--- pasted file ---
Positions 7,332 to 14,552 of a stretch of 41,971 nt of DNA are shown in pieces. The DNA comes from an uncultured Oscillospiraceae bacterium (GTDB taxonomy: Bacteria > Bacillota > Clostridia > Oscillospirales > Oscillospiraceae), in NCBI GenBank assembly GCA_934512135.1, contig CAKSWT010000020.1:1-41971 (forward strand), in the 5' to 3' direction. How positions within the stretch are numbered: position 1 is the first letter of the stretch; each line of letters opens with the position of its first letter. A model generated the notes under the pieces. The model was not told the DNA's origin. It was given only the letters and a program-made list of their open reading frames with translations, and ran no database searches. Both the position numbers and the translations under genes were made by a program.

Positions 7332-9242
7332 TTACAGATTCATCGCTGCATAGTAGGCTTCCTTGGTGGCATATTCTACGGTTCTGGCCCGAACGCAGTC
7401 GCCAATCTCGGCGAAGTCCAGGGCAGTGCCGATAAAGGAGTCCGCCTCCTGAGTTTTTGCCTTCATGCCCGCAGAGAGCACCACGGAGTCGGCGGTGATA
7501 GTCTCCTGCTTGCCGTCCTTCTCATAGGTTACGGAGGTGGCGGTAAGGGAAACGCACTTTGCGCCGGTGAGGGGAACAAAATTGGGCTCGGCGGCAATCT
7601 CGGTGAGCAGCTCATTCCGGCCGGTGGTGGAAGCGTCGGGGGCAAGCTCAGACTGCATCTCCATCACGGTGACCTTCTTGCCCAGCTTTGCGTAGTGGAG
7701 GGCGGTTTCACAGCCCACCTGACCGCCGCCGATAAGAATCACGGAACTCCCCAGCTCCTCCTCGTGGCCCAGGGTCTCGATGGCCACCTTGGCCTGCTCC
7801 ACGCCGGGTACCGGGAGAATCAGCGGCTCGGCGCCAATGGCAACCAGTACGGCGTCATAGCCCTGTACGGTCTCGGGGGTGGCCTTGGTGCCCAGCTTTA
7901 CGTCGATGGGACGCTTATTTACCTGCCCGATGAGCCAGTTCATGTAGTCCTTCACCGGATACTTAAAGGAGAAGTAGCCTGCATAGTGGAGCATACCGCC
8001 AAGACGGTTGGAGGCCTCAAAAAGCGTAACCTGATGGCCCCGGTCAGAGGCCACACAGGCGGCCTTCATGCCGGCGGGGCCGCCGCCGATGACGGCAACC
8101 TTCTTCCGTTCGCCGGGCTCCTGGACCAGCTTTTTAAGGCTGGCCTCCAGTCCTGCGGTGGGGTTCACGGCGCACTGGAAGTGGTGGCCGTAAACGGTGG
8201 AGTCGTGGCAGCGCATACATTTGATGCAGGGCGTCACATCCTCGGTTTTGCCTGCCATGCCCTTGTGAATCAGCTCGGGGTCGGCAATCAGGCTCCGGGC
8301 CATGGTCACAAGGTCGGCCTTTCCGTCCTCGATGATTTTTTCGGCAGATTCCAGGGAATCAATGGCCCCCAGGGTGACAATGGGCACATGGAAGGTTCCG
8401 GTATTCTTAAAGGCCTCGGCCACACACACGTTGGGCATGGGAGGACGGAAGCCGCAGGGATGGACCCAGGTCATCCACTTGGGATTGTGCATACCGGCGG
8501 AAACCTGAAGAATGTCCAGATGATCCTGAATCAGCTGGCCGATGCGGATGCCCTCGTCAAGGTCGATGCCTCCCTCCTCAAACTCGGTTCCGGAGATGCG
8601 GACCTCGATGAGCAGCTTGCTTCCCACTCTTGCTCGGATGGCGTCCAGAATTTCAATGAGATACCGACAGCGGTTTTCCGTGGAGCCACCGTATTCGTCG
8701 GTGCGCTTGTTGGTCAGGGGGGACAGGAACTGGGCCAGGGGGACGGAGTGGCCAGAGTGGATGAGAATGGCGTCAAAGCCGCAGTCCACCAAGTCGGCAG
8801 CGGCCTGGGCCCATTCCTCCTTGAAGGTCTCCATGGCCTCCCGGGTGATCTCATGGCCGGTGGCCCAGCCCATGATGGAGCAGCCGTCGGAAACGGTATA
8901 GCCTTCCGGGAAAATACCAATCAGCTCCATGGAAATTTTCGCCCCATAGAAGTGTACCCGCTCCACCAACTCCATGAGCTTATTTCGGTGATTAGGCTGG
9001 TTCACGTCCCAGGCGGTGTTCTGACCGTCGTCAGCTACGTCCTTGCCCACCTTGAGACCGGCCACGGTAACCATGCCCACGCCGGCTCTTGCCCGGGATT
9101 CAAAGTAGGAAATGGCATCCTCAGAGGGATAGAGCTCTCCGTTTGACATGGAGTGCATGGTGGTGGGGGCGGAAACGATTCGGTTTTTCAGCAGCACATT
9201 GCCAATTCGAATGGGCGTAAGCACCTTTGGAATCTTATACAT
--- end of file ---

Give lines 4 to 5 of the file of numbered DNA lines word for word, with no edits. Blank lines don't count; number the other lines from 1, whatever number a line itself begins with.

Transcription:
7401 GCCAATCTCGGCGAAGTCCAGGGCAGTGCCGATAAAGGAGTCCGCCTCCTGAGTTTTTGCCTTCATGCCCGCAGAGAGCACCACGGAGTCGGCGGTGATA
7501 GTCTCCTGCTTGCCGTCCTTCTCATAGGTTACGGAGGTGGCGGTAAGGGAAACGCACTTTGCGCCGGTGAGGGGAACAAAATTGGGCTCGGCGGCAATCT